Foreign Minister Sergei Lavrov has stated that all the “serious enough” data related to this charge were given to U.S. Ambassador John Sullivan when he was summoned to the foreign ministry on September 10. The ministry, now awaiting an official response, has not described or made these findings public.

Google and Apple’s September 16 refusal to remove the Smart Voting or Navalny! app from their platforms was sufficient proof for one member of the Central Election Commission, Igor Borisov.

The Moscow City Court deemed the Navalny movement “extremist” this June for supposedly attempting to incite a popular uprising against the government. To Russian officials, that means that the movement’s apps violate the law.

Borisov interpreted Google and Apple’s remarks before the Federation Council’s Interim Commission for the Protection of State Sovereignty and Prevention of Interference in the Russian Federation’s Internal Affairs as a sign that they are executing a “political order” and “spreading extremist content, brushing it aside as if they had nothing to do with it.”

Google’s representative, Aleksandr Monin, did not have power of attorney, however, and was not questioned, noted Roskomnadzor Deputy Chairman Vadim Subbotin, who attended the hearing. Apple’s responses clarified nothing, he said.

One of the company’s representatives, Sergei Voitishkin, stated that responsibility for the content of an app on Apple’s App Store lies with its developer, rather than with Apple Inc, the state-run TASS news agency reported.

That assertion may only further the government’s suspicions.

On September 14, the Kommersant daily’s anonymous Ъ columnist cited a “diplomatic source” who noted that the developer of Smart Voting’s iPhone app, Roman Rubanov, now works on “special projects” for a California-based space-transportation company, Momentus, whose management and board of directors contain individuals with Pentagon ties.

Momentus’ chairman and chief executive officer, John C. Rood, has held senior posts related to national security policy within both the U.S. Defense and State Departments.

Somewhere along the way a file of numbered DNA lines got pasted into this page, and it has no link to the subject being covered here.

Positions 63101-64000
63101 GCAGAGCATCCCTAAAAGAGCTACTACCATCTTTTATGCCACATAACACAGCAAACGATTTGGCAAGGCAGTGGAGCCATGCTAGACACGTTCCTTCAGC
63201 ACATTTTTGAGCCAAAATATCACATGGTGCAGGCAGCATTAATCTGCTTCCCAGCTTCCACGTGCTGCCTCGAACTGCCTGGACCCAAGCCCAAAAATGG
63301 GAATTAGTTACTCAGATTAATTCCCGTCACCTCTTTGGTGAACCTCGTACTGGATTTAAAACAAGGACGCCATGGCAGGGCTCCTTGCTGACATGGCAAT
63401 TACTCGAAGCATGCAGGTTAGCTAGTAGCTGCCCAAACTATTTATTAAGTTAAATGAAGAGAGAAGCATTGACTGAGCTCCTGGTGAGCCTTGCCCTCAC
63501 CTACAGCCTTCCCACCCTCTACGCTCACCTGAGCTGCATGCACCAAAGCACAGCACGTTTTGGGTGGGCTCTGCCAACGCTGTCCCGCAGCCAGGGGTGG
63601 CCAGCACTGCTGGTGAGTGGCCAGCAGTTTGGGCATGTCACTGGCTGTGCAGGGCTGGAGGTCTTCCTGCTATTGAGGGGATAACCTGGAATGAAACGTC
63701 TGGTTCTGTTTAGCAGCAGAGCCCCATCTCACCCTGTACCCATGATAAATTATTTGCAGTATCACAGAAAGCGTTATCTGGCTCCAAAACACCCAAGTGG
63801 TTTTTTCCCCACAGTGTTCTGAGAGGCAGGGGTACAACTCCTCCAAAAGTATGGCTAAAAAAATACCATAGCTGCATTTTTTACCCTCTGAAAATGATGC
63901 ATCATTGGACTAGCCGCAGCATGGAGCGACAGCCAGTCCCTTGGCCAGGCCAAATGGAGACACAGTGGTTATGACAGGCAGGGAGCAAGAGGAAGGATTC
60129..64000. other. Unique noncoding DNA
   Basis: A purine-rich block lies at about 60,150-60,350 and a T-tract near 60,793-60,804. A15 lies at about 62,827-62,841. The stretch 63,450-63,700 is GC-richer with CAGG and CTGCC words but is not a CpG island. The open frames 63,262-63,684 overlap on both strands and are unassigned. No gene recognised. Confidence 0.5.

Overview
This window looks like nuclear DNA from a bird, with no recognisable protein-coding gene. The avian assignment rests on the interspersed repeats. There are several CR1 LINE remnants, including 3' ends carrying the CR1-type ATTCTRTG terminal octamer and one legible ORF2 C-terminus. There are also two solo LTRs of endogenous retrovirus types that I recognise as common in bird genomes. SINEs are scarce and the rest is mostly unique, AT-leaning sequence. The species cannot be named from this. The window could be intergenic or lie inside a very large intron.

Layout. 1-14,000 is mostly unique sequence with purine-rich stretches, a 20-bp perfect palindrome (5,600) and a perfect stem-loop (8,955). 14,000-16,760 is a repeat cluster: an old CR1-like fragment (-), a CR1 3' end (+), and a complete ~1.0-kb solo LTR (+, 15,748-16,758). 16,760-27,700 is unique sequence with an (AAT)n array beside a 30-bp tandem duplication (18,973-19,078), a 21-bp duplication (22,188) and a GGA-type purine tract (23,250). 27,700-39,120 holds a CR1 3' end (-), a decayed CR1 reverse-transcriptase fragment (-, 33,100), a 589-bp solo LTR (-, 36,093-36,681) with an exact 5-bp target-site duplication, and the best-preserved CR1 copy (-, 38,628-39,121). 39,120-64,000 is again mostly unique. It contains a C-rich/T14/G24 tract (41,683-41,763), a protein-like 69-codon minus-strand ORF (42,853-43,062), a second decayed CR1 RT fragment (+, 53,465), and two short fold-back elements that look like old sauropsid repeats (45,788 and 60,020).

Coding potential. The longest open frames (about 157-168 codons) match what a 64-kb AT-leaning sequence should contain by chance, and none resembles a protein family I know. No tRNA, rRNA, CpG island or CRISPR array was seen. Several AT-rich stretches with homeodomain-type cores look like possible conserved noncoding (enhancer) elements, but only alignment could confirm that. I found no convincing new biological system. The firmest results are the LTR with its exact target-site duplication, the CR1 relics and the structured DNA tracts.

The company’s president, Fred Kennedy, and board director Victorino Mercado also have held senior Pentagon positions.

“The assumption is that the Pentagon and State Department will be able to explain this and not dodge an answer,” the “diplomat” said.

The U.S. government has long denied any claims of interference in Russia’s elections.

The concept of a dividing line between prominent, private tech firms and a government, however, is not a natural one for the Kremlin, which, over the past 21 years, has steadily increased its own control over major companies working in Russia’s Internet sector.

Momentus does not appear to have commented on the Kommersant column, but Rubanov, who is the company’s director of financial planning and analysis, tweeted a photo that spoofed the paper’s claims.

In the photo, Rubanov digs a hole, while the “State Dept.” and workers labeled “reptiloids” look on.

But for Roskomnadzor, the charges are no laughing matter.

Subbotin commented that his agency is still waiting to see how Google and Apple respond to its demands before deciding to fine the two companies for non-compliance.

Criminal charges could also await the pair, as well as tougher consequences for large IT firms that violate Russian laws, warned Vasily Piskarev, the head of the Duma’s anti-foreign-interference committee and a member of United Russia’s parliamentary faction.

Among other measures, Roskomnadzor already has blocked access to websites offering the Smart Voting app and prevailed upon Russian search engine Yandex not to disclose the name in its results.

In the meantime, work has begun on targeting the infrastructure on which websites that distribute the Smart Voting app rely.

On September 8, Rostelecom, Russia’s majority-government-owned digital communications provider, issued a company directive not to use foreign domain name system servers such as Google, Cloudflare, and DoH Cisco, according to a corporate document posted on Telegram.

Often called a phonebook or address book, a DNS server converts a site’s domain name (, for instance) into a numerical address that enables browsers to find the site on the Internet.

Without access to DNS servers, browsers cannot load websites, including those that offer the Smart Voting app or its list of candidates.